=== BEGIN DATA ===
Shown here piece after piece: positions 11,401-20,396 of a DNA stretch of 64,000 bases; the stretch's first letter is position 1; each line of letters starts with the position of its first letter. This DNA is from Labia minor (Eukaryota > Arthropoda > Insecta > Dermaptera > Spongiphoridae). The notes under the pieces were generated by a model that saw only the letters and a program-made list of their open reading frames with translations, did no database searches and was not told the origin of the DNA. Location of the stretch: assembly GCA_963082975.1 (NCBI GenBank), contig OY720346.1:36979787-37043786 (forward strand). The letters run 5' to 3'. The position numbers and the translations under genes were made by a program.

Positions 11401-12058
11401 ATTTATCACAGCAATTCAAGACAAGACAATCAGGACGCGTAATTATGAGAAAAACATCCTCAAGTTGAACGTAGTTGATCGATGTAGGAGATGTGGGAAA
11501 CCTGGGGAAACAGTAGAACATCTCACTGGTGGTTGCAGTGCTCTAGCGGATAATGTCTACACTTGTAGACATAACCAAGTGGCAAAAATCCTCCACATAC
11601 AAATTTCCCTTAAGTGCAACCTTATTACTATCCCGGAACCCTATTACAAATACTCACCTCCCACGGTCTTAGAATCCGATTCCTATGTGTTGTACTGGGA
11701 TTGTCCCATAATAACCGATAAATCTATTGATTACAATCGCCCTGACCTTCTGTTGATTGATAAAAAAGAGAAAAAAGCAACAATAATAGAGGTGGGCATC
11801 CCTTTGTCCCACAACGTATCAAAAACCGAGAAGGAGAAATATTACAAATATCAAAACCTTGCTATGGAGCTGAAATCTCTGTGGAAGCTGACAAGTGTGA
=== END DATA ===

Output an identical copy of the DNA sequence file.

Shown here piece after piece: positions 11,401-20,396 of a DNA stretch of 64,000 bases; the stretch's first letter is position 1; each line of letters starts with the position of its first letter. This DNA is from Labia minor (Eukaryota > Arthropoda > Insecta > Dermaptera > Spongiphoridae). The notes under the pieces were generated by a model that saw only the letters and a program-made list of their open reading frames with translations, did no database searches and was not told the origin of the DNA. Location of the stretch: assembly GCA_963082975.1 (NCBI GenBank), contig OY720346.1:36979787-37043786 (forward strand). The letters run 5' to 3'. The position numbers and the translations under genes were made by a program.

Positions 11401-12058
11401 ATTTATCACAGCAATTCAAGACAAGACAATCAGGACGCGTAATTATGAGAAAAACATCCTCAAGTTGAACGTAGTTGATCGATGTAGGAGATGTGGGAAA
11501 CCTGGGGAAACAGTAGAACATCTCACTGGTGGTTGCAGTGCTCTAGCGGATAATGTCTACACTTGTAGACATAACCAAGTGGCAAAAATCCTCCACATAC
11601 AAATTTCCCTTAAGTGCAACCTTATTACTATCCCGGAACCCTATTACAAATACTCACCTCCCACGGTCTTAGAATCCGATTCCTATGTGTTGTACTGGGA
11701 TTGTCCCATAATAACCGATAAATCTATTGATTACAATCGCCCTGACCTTCTGTTGATTGATAAAAAAGAGAAAAAAGCAACAATAATAGAGGTGGGCATC
11801 CCTTTGTCCCACAACGTATCAAAAACCGAGAAGGAGAAATATTACAAATATCAAAACCTTGCTATGGAGCTGAAATCTCTGTGGAAGCTGACAAGTGTGA